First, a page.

nation of choice for more than enough foreign job-seek-
ers, high and low-skilled. Some businesses rely on em-
ployee networks to find workers: friends and relatives
of current workers who make their way to the United
States, legally or illegally, without help from employers.
Others hire heavily from U.S. college and university pro-
grams, particularly in science, technology, engineering,
and math, that attract more foreign than native-born
students. Many companies look to foreign recruiters,
whether a Mexican agent who trolls in rural villages or an
international staffing company that selects among nurs-
ing graduates in the Philippines. Still other firms, par-
ticularly those that hire highly skilled workers, maintain
extensive operations abroad. Workers recruited in, say,
Israel or India start their careers at the company’s Israel
or India outpost. Those who make the grade are eventu-
ally relocated to the United States, initially on temporary
visas. The workers’ hope: that somewhere along the way,
in their first U.S. job or later, they will encounter an U.S.
employer who will sponsor them for a permanent visa.
It is a loosely structured, often unregulated, market-
based system, legal and illegal. And except for the ille-
gality, by and large it works to meet U.S. labor needs. It
was no accident that when Hurricane Katrina devastated
New Orleans in 2005, hundreds of thousands of immi-
grants arrived within days to assist with the cleanup.

It was also no accident that the number of Mexicans en-
tering the United States without papers dropped below
170,000 in 2011, less than one-quarter the number that
had entered illegally in 2007, before the downturn.
employers were surprised to see the trend turn up again
recently, as the construction industry, among others, be-
gan to fire on all cylinders and builders began to experi-
ence labor shortages.
Ideally, in employers’ eyes, government policy would en-
courage and abet this thriving market exchange.
What employers want most from government:

Quotas aligned as closely as possible with the
flow of workers generated by the market.
It is
understood and accepted that companies should
have to try to hire Americans first. But when there
are not enough willing and able Americans, or em-
ployers cannot fill specialized slots, they want to
be able to hire foreign workers quickly, easily and

A system that allows employers to make their
own choices.
Business strongly supports the prin-
ciple of employer recruitment. Business owners
want to continue selecting and hiring workers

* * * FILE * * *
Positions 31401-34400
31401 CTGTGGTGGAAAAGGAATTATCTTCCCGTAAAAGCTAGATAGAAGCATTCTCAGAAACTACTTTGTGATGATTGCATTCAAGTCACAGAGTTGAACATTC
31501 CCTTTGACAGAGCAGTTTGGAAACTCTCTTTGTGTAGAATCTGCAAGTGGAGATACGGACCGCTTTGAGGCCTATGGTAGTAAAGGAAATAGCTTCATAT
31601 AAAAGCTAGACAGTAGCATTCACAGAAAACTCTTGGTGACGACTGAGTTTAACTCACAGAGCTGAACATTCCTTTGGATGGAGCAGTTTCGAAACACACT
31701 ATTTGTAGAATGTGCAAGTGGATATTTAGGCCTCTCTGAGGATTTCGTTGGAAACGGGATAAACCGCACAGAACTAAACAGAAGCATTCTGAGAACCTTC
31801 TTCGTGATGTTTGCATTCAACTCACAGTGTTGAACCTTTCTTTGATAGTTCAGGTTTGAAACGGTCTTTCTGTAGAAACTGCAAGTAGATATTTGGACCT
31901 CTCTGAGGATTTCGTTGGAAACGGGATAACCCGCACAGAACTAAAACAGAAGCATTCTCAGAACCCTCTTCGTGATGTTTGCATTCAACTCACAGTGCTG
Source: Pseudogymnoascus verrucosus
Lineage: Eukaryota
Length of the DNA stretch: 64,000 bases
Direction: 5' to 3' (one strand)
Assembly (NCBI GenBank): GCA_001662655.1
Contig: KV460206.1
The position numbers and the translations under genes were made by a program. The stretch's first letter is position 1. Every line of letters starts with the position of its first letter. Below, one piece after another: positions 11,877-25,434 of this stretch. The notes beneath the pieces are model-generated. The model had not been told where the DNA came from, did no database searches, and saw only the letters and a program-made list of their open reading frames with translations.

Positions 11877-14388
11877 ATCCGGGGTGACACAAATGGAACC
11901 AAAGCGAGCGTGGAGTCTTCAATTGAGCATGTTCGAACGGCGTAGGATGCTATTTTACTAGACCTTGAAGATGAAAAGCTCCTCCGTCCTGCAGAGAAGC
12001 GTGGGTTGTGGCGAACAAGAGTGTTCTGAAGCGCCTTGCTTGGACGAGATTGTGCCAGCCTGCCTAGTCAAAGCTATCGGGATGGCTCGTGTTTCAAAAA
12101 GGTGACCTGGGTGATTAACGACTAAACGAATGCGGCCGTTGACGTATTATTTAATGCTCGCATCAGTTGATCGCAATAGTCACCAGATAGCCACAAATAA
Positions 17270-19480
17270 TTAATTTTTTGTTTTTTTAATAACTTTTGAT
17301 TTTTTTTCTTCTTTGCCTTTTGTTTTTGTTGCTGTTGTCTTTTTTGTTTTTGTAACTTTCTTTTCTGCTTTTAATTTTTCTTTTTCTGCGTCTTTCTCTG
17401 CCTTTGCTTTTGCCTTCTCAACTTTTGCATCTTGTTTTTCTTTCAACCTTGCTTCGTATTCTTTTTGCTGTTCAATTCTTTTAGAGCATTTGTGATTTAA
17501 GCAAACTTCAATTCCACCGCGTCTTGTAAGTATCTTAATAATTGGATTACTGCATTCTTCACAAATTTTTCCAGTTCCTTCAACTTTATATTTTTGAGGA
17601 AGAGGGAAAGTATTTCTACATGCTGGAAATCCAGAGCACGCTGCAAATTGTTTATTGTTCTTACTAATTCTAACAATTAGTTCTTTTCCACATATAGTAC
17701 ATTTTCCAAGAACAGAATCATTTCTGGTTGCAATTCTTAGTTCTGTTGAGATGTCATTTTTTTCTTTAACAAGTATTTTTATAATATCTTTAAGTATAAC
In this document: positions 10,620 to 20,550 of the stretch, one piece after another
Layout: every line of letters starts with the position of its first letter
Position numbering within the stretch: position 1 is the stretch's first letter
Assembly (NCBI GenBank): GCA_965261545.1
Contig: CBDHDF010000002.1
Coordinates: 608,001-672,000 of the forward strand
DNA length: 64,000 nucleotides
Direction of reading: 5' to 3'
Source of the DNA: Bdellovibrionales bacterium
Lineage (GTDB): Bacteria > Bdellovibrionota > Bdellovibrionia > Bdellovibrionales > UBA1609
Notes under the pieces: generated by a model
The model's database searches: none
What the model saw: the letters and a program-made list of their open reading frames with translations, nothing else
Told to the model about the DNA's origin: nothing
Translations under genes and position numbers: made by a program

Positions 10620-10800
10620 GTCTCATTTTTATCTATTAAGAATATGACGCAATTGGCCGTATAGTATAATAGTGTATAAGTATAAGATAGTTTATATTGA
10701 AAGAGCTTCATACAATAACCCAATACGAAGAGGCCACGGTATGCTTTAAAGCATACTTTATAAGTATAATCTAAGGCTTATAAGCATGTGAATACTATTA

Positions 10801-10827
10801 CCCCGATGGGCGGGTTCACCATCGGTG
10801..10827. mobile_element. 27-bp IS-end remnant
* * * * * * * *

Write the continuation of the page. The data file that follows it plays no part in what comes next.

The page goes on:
themselves, individual by individual. And they resist
proposals for point systems or expert commissions
to determine labor shortages: in most employers’
eyes, no expert can predict labor needs better than
the marketplace.

Streamlined visa programs.
Current policy
provides more than a dozen different kinds of
employment-based visas: some short-term, some
long-term, for different skill levels and employment
circumstances. In itself, this alphabet soup is not a
problem for employers — they like the flexibility.
But some visa programs are more popular than
others: some more heavily regulated than others
and some too small to meet workforce needs. It is
expected that the government will set parameters
to protect U.S. workers, regulating foreign workers’
wages and working conditions. But naturally, em-
ployers want any government interference to be as
light as possible.
Meanwhile, changing labor needs — new demand in re-
cent decades at the top and bottom of the skills ladder
— have created a pair of structural problems that se-
verely compromise the system and, if left unremedied,
could bring it down.
The first systemic problem is a bottleneck for highly
skilled workers seeking to make the transition from tem-
porary to permanent visas. Most skilled workers arrive
initially on temporary visas. If they succeed in the United
States, they generally want to stay. But the number of
temporary visas issued annually far exceeds the number
of permanent visas available, producing a huge backlog
of valued employees waiting years in limbo, wondering if
they will get permission to settle permanently. According
to one estimate, there are more than 1 million workers
languishing in this queue, unable to move up on the job,
plan their futures, or fulfill their potential in the compa-
nies they work for.
The second systemic problem: there is no workable visa
program, temporary or permanent, for less-skilled for-
eigners who want to work year-round in non-farm jobs.
They can enter the United States legally if they are spon-
sored by family members, but many have no relatives in
the United States, and even those who do often wait a
decade or more for a visa. Those without family in the
United States have no choice: their only option is to pay
a smuggler to help them cross the border unlawfully. The
result is that nearly 12 million low-skilled workers and
their families now live in the United States illegally —
not because they prefer to live on the wrong side of the
law or that it confers any advantages, but because there
is no program that would allow them to enter and work
Katharine Donato and Shirin Hakimzadeh, “The Changing Face of the Gulf Coast: Immigraton to Louisiana, Mississippi, and Alabama,”